Iraqi security forces, backed by US forces, are pressing the offensive against al Qaeda in Iraq and allied insurgent groups in Mosul and Ninewa province. The operation, which initially was called Lion’s Roar but has morphed into Operation Mother of Two Springs, has netted more than 1,100 al Qaeda and insurgent operatives. Today, the Iraqi Army reported it captured the “Prince of Ninewa” during a raid. The Iraqi government is planning an amnesty and may be forming an Awakening in Mosul proper, a source told The Long War Journal.
The “Prince of Ninewa” captured?
The Iraqi Ministry of the Interior reported on Monday that it captured Abdul Khaleq al Sabaawi, who is described as the “prince,” or emir, of Ninewa province. A US military source in Mosul confirmed that Sabaawi was in custody but was unable to provide additional details on his role in al Qaeda’s network. Sabaawi was captured along with his son in western Mosul.
The Iraqi military and police have misidentified senior al Qaeda leaders in the past. The Army reported Abu Ayyub al Masri was captured in Mosul in early May, but it was later discovered to be a case of mistaken identity.
Iraqi and US security forces continue to roll up al Qaeda and the Islamic State of Iraq’s network in Mosul and great Ninewa province. The military said it captured an additional 56 “wanted men” during operations over the past two days. On May 16, the Iraqi military said it captured 1,068 suspects.
The US military reported 11 additional al Qaeda fighters and leaders were captured over the weekend. On May 17, Iraqi and Coalition forces captured a weapons facilitator for senior al Qaeda leaders in Mosul. On May 18, Coalition special operations teams captured eight al Qaeda operatives. Today, Coalition special operations teams captured two al Qaeda operatives.
As of May 16, “just under 200” of those captured were Tier 1 and Tier 2 al Qaeda and Islamic State of Iraq operatives, according to Major General Mark Hertling, the commander of Multinational Division North. “There have been some very big fishes caught,” Hertling said. Tier 1 operatives are operational leaders. Tier 2 operatives are foreign fighters or weapons facilitators, bomb makers, and cell leaders.
US and Iraqi forces have killed or captured several key al Qaeda leaders in Mosul over the past several months. Fourteen of the top 30 al Qaeda operatives who have been killed or captured in the past three months were al Qaeda leaders in Mosul, including three al Qaeda leaders from Saudi Arabia.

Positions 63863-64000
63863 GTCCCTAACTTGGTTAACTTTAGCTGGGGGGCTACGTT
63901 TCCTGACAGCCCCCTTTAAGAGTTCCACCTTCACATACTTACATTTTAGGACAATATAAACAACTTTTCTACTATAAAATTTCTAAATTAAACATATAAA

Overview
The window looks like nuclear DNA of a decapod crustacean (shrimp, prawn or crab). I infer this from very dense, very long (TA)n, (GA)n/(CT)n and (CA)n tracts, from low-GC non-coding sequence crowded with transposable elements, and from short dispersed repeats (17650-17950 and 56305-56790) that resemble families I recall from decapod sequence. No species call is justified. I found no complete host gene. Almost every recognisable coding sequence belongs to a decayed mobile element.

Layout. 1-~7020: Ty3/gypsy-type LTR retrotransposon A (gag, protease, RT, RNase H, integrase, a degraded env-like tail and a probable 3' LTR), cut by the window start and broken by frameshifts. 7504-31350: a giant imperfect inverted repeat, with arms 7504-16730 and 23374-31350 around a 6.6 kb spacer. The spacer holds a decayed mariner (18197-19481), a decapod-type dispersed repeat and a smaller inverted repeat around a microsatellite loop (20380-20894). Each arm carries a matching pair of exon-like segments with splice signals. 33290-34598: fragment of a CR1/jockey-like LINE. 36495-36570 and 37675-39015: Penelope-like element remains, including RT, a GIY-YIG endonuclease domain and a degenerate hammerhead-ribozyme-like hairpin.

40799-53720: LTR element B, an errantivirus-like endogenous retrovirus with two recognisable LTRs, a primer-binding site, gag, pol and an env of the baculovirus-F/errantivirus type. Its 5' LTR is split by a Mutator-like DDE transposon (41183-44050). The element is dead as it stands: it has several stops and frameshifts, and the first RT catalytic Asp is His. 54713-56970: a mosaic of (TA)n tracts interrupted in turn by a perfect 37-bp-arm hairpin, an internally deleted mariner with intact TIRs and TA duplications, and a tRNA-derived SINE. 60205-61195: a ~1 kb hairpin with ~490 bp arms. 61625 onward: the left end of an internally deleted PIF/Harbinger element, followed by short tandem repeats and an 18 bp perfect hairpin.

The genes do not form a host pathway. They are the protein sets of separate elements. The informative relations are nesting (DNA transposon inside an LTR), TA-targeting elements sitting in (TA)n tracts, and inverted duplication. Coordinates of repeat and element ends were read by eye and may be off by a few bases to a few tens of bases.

Few of those captured have been released at this time, according to the Iraqi military. Of the 1135 insurgents captured in Ninewa, only 151 have been released, a police source told Voices of Iraq.
As Iraqi and US security forces round up suspected al Qaeda and allied operatives, the Ninewa Operational Command is coordinating with neighboring provinces to close down roads leading into the northern province. The Ninewa Operational Command “assigned Interior Ministry and Army forces stationed in the nearby provinces (Anbar, Salahadin, Kirkuk, Erbil and Dohuk) to control borders and roads leading to Mosul and to launch raids to arrest gunmen and prevent them from sneaking from Mosul to these provinces,” General Abdul Karim Khalaf told Voices of Iraq. “Scores of gunmen were arrested” in Anbar and Ninewa provinces, Khalaf said.
The Ninewa Operational Command is working closely with the Kurdish forces in Dohuk. “Twenty checkpoints were set up along the line bordering Mosul,” to prevent al Qaeda forces from infiltrating the province, Major General Waadullah Silke told Voices of Iraq. “Day and night patrols were launched. We have had, and are still having, direct coordination with the Mosul police department and the Ninewa provincial council ahead of the military operation in Mosul.”
The Iraqi military and police have been establishing a series of combat outposts and traffic control points inside Mosul, and have been working to build a berm and ditch around the city to limit insurgent movement.
A Mosul Awakening and amnesty
As the security forces seek to lock down Ninewa province, the Iraqi government may have broken the deadlock over the issue with establishing a Sons of Iraq movement in Mosul. A US military source in Mosul said there may be “an announcement about establishing some sort of Awakening here in the coming days,” which would coincide with the amnesty program announced last week.
Just last week, the Iraqi government declined the offer of the Ninewa Awakening forces to deploy more than 11,000 forces inside Mosul and in the province, but welcomed their participation in the rural areas where security forces are thin. The Iraqi and US military have resisted the formation of the Awakening inside Mosul because of the ethnic makeup of the city, which is split between majority Sunni and Kurdish populations as well as Assyrians, Christians, and other sects.
See Operation Lion’s Roar nets more than 1,000 suspects and Walling Mosul for more background information on the Mosul security operation. Bill Roggio embedded with the US Army Military Transition Teams in Mosul in March 2008.